What Are Body Mechanics?


"Body mechanics" is a two-word phrase used to describe the movements we make each day during normal activities, including lying in bed, sitting, standing, lifting, pulling, pushing and walking. Body mechanics can be both good and bad and can have direct effects on back pain. Good body mechanics will help remedy and prevent future back problems, while bad body mechanics contribute to back problems and other muscle and bone problems.

Standing Posture

  • Good body mechanics for standing include wearing shoes that provide support both for the back and for the arches of the feet. Women who like to wear dressy, heeled shoes for special occasions should wear them only when a lot of standing is not required. Feet should be placed flat on the floor and kept approximately one foot apart. For great body mechanics, keep your back straight. Avoid standing or walking for very long periods and on uneven surfaces.

Sitting Posture

  • Sit in chairs with straight backs, when possible, and use a pillow or rolled-up blanket or towel for lower back support. Avoid sitting for long periods and take breaks to move around. Keep objects you need within easy reach to avoid slouching and inappropriate positions of your back and spine. Elevate your legs to keep from getting tired, and use seating that allows you to sit comfortably with both feet flat on the floor.

Moving Posture

  • Different postures are recommended for good body mechanics for pushing, pulling and carrying objects. Carry objects close to the body and lift with your legs, keeping your back straight. Never carry objects that are too heavy for you and place strain on your back. When pushing or pulling, use the full weight of your body and remember to keep your back as straight as possible.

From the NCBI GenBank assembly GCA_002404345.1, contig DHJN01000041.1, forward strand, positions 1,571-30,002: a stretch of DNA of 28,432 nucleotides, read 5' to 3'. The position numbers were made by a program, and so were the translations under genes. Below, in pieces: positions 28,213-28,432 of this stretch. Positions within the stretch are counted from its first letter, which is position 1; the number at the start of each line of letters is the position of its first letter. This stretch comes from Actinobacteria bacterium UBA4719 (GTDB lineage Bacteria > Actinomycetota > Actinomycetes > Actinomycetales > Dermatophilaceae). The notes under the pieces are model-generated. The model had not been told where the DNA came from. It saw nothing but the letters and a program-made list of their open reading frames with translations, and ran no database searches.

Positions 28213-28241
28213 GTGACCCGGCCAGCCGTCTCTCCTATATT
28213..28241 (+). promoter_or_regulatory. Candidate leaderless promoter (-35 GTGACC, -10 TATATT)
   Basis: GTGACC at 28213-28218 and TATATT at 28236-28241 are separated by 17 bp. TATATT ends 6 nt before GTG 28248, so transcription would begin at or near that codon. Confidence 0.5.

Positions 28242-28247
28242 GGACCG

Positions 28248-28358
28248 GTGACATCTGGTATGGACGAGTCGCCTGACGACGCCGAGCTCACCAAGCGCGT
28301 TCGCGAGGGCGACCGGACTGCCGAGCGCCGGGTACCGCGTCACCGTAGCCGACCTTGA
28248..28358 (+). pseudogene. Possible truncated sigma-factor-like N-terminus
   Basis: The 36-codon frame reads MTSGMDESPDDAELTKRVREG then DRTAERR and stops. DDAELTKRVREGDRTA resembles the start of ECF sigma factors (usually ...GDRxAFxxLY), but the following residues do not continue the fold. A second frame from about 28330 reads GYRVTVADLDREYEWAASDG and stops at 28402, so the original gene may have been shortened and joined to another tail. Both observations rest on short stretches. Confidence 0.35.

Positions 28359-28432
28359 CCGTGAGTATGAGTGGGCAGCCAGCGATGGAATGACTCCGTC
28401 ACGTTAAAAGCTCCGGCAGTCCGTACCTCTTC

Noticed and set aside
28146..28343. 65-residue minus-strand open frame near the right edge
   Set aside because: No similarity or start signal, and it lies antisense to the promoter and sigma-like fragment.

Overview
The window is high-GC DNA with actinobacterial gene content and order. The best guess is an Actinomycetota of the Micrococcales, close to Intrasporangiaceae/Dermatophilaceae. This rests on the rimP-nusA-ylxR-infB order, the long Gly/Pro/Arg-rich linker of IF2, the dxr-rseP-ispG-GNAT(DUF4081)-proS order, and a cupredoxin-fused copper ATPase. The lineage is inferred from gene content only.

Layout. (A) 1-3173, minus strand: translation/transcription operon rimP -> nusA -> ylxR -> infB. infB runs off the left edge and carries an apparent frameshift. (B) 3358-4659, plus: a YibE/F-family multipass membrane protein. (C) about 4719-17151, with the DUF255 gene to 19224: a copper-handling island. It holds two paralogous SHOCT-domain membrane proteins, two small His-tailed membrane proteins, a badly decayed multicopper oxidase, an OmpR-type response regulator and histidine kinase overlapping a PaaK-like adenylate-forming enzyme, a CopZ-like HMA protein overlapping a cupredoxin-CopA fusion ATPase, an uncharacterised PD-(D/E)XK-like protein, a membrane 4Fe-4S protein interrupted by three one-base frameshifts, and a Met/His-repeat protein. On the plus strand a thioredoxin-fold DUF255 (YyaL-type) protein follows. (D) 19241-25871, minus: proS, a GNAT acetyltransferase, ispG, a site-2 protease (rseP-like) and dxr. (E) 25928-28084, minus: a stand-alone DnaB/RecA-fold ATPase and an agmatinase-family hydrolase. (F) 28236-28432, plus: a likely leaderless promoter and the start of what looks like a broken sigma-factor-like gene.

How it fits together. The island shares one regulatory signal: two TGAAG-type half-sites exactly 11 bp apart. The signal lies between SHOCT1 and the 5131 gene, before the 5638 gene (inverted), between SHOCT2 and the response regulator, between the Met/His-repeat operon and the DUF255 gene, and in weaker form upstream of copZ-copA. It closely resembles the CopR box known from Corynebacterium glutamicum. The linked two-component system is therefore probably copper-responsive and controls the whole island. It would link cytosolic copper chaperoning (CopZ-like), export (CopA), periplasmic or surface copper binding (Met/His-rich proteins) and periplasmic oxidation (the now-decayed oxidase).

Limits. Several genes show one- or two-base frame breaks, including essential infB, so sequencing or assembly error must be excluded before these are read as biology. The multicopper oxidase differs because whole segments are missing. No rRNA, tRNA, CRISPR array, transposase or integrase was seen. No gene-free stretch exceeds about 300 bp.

Lying Posture

  • Body mechanics also affect your back when you are lying in bed. When lying on your side, put a pillow between your knees to keep your spine straightened and prevent strain to your back. When lying on your back, use a pillow under your knees to keep your body aligned and prevent your spine from curving during sleep.


  • Practicing good posture and good body mechanics will take a while to get used to. A physical therapist can help you use good body mechanics. If a physical therapist is unavailable, try using a yardstick to keep your back straight as you go about normal daily activities. Keeping the back straightened will be painful until you get used to it, because more muscles are utilized in standing or sitting upright than when slouching.

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